Book on remorse and the law receives honourable mention from American Sociological Association

A crop of the book cover authored by Richard Weisman.
York Professor Emeritus Richard Weisman A book by Richard Weisman, professor emeritus of social science in the Faculty of Liberal Arts and Professional Studies at York University, has been accorded significant recognition by the American Sociological Association. Weisman’s book Showing Remorse: Law and the Social Control of Emotion (2014), published by Ashgate as part of the Canada Series: Law, Justice and Power, has received Honourable Mention from the Committee for the Distinguished Book Award for 2014 of the Sociology of Law Section of the American Sociological Association.
The jury’s citation reads as follows: “The work is deeply researched, persuasively argued and lucidly written.  In its treatment of emotions as an event mediated by symbols and interpretations, the work suggests an inextricable social component in expressions of remorse.  Its argument that expressions of remorse vary across social contexts in terms of cultural style, when called for and how they should be conveyed and that these are matters to be explained is evocative.  Along with Foucauldian roots in the notion of the creation of ‘the subject of power’, the book offers an intriguing focus on the contingency of attributions of remorse as well as recognition of the pathological approach to the absence of remorse where a transgressor who is perceived as unable to experience remorse is naturalized as different and somehow deficient.  Emphasis on the ways in which defiance in the refusal to express remorse can be construed as a challenge to the moral basis for the actions of the court offers new insight into the ways communal normativity is reaffirmed or, as in the case of South Africa, reshaped.  This book adds nuance and depth to a much considered topic and so makes a most significant contribution to the intellectual wealth of our field.”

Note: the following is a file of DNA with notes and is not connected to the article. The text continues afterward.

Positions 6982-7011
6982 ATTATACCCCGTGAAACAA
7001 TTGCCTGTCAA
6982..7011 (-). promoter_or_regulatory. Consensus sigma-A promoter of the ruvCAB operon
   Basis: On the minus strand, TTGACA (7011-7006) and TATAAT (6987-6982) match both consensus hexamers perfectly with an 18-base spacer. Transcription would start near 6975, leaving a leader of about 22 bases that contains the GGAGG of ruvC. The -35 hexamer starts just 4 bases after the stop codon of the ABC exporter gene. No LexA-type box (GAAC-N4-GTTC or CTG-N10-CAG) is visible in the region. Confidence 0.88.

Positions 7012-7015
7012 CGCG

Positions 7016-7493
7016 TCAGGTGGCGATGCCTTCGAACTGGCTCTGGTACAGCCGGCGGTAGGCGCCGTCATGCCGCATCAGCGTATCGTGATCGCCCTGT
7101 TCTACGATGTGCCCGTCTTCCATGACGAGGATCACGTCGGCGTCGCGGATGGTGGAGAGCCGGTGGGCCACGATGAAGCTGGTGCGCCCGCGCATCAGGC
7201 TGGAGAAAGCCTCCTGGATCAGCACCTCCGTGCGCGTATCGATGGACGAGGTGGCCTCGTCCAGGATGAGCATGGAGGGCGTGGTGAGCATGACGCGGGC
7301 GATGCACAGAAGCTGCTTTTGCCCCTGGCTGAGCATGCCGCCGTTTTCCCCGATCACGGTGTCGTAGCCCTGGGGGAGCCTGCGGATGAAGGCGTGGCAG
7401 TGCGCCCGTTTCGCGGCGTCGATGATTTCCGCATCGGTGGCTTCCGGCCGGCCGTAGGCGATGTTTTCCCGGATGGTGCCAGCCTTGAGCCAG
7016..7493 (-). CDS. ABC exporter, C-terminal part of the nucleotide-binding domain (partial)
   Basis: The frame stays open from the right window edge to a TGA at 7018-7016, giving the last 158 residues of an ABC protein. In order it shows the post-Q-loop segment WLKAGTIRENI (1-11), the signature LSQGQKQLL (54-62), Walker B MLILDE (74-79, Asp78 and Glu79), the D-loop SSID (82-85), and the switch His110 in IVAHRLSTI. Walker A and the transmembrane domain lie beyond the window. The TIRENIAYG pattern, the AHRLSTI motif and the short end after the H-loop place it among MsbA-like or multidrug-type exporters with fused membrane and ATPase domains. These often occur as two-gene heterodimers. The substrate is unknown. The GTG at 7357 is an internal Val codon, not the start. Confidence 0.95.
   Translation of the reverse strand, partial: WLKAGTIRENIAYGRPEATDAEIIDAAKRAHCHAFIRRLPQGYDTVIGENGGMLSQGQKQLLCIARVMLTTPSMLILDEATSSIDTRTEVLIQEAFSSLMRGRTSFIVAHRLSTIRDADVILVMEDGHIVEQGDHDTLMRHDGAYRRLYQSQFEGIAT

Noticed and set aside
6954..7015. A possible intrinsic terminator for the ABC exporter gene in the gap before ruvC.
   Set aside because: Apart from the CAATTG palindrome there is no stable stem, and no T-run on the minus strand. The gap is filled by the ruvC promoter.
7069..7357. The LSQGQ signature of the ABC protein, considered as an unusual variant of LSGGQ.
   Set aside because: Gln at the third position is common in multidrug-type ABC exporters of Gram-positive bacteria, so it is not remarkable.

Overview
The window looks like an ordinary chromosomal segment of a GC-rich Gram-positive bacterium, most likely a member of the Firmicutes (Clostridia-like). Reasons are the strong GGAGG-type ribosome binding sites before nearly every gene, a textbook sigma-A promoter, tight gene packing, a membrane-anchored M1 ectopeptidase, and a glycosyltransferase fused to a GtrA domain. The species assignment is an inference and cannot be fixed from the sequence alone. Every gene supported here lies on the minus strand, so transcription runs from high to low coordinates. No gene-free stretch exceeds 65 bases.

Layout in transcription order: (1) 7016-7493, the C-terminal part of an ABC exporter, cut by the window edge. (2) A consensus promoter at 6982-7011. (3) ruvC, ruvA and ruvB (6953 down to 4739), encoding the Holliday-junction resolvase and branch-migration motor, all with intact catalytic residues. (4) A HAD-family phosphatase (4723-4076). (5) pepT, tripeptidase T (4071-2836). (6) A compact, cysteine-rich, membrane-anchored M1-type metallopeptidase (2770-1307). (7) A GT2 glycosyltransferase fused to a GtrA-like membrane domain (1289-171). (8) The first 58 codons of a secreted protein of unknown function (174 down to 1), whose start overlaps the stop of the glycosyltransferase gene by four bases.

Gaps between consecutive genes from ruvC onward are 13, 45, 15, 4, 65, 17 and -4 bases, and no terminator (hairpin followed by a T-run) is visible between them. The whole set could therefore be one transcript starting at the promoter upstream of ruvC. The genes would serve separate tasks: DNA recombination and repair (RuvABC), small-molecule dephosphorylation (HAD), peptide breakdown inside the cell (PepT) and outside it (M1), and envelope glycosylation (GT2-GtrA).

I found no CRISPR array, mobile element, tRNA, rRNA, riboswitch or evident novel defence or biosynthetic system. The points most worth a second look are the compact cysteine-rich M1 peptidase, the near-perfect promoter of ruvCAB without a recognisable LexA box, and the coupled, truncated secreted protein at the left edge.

Weisman’s book will be formally recognized at the Sociology of Law Section Business Meeting at the American Sociological Association Conference in San Francisco Aug. 19.

Cover of Richard Weisman's new book
Cover of Richard Weisman’s new book

Using examples drawn from Canada, the United States, and South Africa, Weisman demonstrates that the showing of remorse is a site of negotiation and contention between groups who differ about when it is to be expressed and how it is to be expressed. Weisman’s book illustrates these points by looking at cases about which there was conflict over whether the wrongdoer should show remorse or whether the feelings that were shown were sincere. Building on the earlier analysis, Weisman shows that the process of deciding when and how remorse should be expressed contributes to the moral ordering of society as a whole.

Weisman’s current research analyzes the social processes by which remorsefulness and remorselessness are claimed by self and attributed by other. Law is one important site for this process in that considerations of remorse enter into judgments about parole, sentencing, dangerous offender status in Canada and capital punishment in the United States.

The book is available from Ashgate.